Tuesday, March 23, 2010

Shuksan North Face Descent

Last Friday my brother, Booth, and I went and skied the North Face of Mt. Shuksan after skinning up the White Salmon Glacier. Conditions were great, with plenty of well-bonded powder and only a few small windslabs right over the lee side of ridges.

The snowpack this winter in The Cascades is average or above average above 5,000 ft., but drastically below average below 5,000 ft., where, unfortunately, some of our approach route went. Classic sub-alpinism:

Mt. Baker, with Shuksan Arm in the foreground:

Booth breaking trail above Winnie's Slide:

The summit pyramid is looking rather Patagonian at the moment:

Booth traversing across the upper Hanging Glacier to access the top of the North Face:

I took my helmet cam skiing for the first time, and made a little video of the descent:

Saturday, March 6, 2010

Fin de la Temporada - Care Bear Traverse and Mermoz Solo

The weather here in El Chalten remained poor for all of January and most of February, with only the occasional one-day mediocre window. Fortunately, unlike an expedition to Alaska or the Himalaya, the time spent waiting in Patagonia is quite enjoyable - you can live indoors, eat fresh fruit and vegetables, and stay in shape with excellent hiking, sport climbing and bouldering around town. The weather in the alpine was so bad for so long that I even managed to climb my first 7C+ (5.13a) redpoint, and my first V8!

Finally, in late February, something changed in the weather patterns, and for the past couple weeks we have been getting several two to four day weather windows, divided by only minor periods of storm. Unfortunately, after such a long period of bad weather, the peaks were more rimed up than I have ever seen before, and conditions for rock climbing were extremely bad. For this reason Rolo and I passed up several decent weather days waiting for conditions to improve. During the first properly good weather window the most successful climbs were several ascents of Supercanaleta, which is climbable in worse conditions than most routes as it is usually climbed without rock shoes. During this window Rolo and I attempted Aguja Kakito. We were beaten back by the iced-up cracks, but nonetheless had a good day out, with nice photo opportunities!

Rolo following a pendulum on Aguja Kakito, with the Torres and Aguja Desmochada behind:

Rolo following a traversing pitch, with Aguja Desmochada behind:

High on Aguja Kakito, with the Glaciar Piedras Blancas below:

Bow down:

High on Aguja Kakito, with Mermoz and Guillaumet behind:

An evening reflection on Laguna Capri on a rest day afterwards:

During the next, better weather window, Rolo and I made the fourth ascent of the "Care Bear Traverse" (a ridge traverse of Aguja Guillaumet, Aguja Mermoz, and Fitz Roy, established in 2008 by Freddie Wilkinson and Dana Drummond). We had already made the second ascent of this traverse last year, and this year we had hoped to climb something more, but the remaining icy conditions for rock climbing made even just another "lap" on this traverse a tiring endeavor.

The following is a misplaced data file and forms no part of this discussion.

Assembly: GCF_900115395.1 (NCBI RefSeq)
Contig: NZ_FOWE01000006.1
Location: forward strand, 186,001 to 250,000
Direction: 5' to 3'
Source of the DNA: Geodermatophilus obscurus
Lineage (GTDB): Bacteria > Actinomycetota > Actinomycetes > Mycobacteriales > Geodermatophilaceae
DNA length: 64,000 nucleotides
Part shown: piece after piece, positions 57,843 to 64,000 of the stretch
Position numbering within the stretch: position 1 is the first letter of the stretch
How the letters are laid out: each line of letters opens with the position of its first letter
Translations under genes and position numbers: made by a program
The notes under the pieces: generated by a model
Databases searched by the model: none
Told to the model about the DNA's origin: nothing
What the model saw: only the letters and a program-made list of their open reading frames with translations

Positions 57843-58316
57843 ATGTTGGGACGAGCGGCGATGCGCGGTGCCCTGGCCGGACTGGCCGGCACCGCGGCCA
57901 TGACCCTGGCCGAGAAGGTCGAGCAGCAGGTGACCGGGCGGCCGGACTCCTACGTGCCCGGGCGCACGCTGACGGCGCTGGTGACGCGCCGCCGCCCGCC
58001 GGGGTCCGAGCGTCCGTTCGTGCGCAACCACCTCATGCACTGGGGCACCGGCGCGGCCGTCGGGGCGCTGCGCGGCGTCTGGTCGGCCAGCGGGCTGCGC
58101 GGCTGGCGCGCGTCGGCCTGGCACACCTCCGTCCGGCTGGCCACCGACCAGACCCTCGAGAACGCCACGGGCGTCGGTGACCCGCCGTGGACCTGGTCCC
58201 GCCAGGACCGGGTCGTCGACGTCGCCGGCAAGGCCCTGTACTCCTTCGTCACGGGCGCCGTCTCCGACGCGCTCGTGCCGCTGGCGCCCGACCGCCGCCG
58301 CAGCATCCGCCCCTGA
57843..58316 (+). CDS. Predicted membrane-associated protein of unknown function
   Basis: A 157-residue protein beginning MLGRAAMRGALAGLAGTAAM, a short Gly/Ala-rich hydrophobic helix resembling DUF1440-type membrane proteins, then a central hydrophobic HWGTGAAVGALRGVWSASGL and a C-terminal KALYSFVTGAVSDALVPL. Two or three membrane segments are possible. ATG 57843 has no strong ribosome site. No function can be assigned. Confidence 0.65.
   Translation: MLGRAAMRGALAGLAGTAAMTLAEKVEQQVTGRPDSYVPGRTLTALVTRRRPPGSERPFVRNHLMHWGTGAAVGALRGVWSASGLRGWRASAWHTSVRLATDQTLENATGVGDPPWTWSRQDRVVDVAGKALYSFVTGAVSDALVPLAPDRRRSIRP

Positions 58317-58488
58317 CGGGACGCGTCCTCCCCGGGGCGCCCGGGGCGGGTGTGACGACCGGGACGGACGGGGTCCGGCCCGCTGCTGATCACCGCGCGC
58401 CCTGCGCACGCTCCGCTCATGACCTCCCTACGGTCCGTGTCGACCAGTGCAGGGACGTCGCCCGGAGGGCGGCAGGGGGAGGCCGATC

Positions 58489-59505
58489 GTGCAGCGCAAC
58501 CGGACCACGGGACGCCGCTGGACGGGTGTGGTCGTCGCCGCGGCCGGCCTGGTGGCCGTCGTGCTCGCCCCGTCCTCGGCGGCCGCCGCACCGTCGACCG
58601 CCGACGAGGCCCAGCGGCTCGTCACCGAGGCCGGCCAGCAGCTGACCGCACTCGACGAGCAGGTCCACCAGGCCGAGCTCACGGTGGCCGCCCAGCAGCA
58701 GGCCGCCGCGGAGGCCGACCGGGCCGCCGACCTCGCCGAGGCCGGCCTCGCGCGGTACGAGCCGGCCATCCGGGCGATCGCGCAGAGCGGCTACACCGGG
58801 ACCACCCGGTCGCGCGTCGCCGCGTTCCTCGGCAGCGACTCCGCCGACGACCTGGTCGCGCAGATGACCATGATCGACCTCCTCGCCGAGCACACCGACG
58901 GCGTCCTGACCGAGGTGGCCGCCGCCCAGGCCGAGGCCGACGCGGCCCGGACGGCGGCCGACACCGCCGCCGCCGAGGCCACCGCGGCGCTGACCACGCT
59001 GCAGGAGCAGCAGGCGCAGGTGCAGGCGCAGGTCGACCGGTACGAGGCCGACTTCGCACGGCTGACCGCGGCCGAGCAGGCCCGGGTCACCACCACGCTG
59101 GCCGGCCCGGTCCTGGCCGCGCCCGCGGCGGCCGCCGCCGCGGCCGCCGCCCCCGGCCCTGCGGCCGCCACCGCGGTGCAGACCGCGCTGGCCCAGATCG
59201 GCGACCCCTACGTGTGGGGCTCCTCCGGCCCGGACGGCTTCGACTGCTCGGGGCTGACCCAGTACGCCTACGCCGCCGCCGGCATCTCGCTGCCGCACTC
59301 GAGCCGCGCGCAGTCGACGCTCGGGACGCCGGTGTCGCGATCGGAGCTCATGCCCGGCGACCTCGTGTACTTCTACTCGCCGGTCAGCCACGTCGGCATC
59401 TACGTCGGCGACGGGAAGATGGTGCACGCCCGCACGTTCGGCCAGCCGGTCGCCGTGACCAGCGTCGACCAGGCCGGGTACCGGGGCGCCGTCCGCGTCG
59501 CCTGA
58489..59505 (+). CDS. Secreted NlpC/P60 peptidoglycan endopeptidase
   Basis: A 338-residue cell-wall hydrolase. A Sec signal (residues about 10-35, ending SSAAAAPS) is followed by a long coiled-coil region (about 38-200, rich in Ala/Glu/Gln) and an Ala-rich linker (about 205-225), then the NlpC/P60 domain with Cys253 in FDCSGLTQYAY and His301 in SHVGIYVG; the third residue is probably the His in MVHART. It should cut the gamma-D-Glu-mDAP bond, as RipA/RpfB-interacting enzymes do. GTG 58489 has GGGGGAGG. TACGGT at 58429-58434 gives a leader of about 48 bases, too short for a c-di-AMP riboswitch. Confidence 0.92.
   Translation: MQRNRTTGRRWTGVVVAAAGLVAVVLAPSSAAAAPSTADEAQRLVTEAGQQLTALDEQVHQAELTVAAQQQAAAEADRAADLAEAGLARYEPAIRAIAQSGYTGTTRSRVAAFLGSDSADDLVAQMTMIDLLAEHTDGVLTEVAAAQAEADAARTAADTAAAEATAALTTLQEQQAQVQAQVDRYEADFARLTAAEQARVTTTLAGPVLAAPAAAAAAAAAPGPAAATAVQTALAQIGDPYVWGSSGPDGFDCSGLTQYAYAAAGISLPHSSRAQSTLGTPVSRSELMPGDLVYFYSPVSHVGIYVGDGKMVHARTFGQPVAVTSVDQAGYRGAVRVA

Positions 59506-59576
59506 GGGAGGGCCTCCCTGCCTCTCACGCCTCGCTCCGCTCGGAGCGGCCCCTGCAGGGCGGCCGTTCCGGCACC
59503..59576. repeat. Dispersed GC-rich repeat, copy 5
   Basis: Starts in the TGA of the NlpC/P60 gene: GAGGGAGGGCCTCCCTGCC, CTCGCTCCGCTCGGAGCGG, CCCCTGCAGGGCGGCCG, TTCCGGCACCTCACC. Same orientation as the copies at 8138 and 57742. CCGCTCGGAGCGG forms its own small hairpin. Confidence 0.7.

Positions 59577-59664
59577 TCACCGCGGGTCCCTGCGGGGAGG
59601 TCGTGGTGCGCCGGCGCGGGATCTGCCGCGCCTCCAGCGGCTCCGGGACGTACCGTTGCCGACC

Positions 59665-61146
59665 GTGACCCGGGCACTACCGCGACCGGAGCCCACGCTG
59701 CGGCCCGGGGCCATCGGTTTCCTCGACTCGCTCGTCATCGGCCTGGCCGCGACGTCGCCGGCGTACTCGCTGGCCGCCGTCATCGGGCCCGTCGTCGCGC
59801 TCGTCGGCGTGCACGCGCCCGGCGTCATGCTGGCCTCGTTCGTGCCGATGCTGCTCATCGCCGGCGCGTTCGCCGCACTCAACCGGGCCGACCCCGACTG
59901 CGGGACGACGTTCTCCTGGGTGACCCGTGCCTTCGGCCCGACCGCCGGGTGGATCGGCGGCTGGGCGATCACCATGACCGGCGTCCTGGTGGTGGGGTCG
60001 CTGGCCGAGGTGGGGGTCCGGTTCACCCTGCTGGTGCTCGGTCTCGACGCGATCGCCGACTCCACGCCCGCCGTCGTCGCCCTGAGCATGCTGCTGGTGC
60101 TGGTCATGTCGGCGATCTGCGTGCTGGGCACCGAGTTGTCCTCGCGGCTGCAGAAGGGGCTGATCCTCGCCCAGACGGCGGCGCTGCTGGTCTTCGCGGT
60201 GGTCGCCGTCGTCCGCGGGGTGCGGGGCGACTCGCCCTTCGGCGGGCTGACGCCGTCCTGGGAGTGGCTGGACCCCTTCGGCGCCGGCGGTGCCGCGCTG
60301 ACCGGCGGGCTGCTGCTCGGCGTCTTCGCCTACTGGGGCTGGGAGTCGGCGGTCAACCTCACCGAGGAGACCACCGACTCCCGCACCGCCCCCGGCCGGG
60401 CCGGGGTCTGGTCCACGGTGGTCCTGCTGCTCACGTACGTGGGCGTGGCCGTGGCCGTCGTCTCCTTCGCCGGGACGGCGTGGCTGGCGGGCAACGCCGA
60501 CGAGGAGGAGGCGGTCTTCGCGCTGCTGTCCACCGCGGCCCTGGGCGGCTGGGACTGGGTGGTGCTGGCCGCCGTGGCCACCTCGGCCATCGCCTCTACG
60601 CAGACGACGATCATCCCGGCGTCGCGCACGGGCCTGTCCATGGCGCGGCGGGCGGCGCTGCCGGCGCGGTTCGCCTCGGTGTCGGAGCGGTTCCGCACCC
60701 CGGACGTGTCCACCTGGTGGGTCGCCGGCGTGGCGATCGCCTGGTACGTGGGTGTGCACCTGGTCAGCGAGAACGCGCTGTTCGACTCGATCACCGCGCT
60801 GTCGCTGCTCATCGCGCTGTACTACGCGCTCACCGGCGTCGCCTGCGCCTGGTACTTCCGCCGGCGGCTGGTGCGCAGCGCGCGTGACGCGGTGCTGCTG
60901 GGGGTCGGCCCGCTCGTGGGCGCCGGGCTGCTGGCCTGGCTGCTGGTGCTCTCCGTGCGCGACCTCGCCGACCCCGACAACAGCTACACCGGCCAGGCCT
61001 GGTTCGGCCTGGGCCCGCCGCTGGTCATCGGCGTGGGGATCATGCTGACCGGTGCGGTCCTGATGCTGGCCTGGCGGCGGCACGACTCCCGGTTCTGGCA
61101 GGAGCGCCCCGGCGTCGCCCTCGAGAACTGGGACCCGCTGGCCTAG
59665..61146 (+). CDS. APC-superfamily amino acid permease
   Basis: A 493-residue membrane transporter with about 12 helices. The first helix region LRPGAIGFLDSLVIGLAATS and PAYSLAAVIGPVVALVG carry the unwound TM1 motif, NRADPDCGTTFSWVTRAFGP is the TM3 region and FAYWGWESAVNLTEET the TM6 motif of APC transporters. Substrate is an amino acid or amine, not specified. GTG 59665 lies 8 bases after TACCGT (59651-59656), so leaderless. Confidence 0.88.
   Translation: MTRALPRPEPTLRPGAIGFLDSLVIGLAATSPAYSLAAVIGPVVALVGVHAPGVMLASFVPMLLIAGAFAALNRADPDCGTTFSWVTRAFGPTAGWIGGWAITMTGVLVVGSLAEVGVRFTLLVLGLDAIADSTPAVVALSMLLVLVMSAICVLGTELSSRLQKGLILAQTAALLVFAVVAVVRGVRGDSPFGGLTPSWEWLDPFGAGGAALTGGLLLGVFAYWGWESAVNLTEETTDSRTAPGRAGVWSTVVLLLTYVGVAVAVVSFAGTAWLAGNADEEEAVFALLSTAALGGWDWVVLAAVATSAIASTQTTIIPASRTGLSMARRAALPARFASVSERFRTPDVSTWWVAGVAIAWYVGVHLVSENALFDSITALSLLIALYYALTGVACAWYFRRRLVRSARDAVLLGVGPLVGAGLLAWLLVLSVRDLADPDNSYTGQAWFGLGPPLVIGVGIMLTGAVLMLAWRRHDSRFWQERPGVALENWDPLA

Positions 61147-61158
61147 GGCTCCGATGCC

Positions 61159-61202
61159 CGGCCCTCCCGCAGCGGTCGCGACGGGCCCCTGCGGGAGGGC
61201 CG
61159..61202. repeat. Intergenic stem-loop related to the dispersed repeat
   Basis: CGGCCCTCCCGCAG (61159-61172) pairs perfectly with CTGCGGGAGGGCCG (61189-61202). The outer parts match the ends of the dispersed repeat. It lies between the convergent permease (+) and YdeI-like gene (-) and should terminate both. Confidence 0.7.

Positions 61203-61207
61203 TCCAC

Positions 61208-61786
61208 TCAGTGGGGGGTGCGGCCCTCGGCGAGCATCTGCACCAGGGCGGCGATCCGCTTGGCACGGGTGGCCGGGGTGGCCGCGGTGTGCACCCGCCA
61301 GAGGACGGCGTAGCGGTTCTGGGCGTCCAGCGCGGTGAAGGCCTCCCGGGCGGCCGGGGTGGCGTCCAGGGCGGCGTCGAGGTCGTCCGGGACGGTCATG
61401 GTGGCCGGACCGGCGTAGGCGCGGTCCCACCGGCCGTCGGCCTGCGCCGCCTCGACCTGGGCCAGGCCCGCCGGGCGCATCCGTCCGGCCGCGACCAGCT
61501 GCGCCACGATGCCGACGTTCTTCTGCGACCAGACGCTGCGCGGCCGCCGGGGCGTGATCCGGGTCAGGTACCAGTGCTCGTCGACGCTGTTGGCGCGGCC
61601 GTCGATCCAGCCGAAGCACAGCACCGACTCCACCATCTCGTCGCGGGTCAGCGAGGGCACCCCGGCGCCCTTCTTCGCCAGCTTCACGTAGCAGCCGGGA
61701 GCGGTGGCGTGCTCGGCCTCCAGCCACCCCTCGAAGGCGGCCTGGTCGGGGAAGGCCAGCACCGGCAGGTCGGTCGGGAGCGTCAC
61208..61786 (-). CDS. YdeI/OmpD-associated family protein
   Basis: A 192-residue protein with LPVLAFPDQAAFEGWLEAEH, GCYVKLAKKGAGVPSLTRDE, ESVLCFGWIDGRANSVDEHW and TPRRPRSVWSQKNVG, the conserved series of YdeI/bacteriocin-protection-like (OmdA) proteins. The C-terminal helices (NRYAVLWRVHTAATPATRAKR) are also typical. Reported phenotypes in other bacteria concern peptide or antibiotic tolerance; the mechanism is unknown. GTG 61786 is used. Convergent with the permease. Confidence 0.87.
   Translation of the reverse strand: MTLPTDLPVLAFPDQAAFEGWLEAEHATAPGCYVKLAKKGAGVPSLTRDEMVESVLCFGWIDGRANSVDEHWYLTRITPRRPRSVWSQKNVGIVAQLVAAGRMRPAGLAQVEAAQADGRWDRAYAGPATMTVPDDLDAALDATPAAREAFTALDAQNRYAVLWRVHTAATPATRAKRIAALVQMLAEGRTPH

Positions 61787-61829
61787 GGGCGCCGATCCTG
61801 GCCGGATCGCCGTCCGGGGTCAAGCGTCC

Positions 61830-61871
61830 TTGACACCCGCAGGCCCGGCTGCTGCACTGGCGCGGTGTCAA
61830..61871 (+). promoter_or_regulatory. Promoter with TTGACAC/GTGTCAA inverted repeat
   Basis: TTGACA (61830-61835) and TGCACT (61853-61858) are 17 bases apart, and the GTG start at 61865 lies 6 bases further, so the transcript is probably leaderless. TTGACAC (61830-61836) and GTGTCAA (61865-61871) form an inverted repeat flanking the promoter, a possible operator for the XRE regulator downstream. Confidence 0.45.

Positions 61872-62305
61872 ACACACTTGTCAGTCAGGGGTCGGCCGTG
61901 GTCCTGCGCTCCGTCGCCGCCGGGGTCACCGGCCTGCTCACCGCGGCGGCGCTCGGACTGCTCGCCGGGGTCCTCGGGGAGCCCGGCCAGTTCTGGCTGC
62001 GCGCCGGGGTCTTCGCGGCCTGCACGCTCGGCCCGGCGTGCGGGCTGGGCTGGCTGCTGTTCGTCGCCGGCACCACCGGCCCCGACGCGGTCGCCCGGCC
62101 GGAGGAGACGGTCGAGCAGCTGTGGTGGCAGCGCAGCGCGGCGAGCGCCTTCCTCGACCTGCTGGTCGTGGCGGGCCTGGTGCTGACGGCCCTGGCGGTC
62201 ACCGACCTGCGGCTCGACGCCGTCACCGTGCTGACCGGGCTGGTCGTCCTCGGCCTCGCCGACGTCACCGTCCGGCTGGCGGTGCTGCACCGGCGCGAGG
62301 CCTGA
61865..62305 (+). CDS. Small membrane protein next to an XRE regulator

Myself and Rolo about to start the Brenner Ridge on Aguja Guillaumet:

Rolo battling snowy conditions on the ridge between Guillaumet and Mermoz:

Rolo on rappel and more snowy conditions between Mermoz and Fitz Roy:

On the ridge between Mermoz and Fitz Roy, with the northern aspects of Fitz Roy behind:

Rolo following a pitch high on Fitz Roy's North Pillar in the evening, with Mermoz below:

Sunset over the icecap from a bivy on the North Pillar:

Rolo following the last rock pitch on the Casarotto route. Note how rimed up the top of the North Pillar is below, even after several sunny days (melting seems to be much slower than in December, when the sun is stronger):

Rolo nearing the summit of Fitz Roy with the Torres and the icecap behind. Our third time summiting Fitz Roy together in tennis shoes (not necessarily reccommended!):

After the Care Bear Traverse Rolo had to drive north to Bariloche to participate in a guides' course. One last two-day weather window appeared, and so I made soloing plans in the Torre Valley. While trying to psyche up for a very difficult objective at the Niponino bivouac, I realized that I didn't feel mentally strong enough in the moment to make a solo attempt on what I had planned, and thus decided on an easier climb. But alas, in my pre-dawn stupor I forgot a few essential items in my tent while departing Niponino, and only realizing this a couple hours above Niponino, I had no choice but to descend, a bit disappointed in myself. I dried out my equipment for several hours at Niponino, and in the afternoon began the hike to town.

I reached El Chalten at 8pm, and immediately checked the weather forecast - The next day was still supposed to be good! I immediately re-packed, got a few hours of sleep, and at 6am caught a taxi out of town to Rio Electrico, bound for Aguja Mermoz. Despite the insufficient amount of rest, I felt good, and managed to solo the Argentine route on Mermoz in 16:15 car-to-car (3:45 base to summit), self-belaying on two pitches. I once again used my dorky helmet-cam, so you can expect another dorky soloing video once I find the time to edit the footage.

Now the days are getting short, the nights long and cold, and I'm packing my things.

Hasta el proximo año mi amor!!!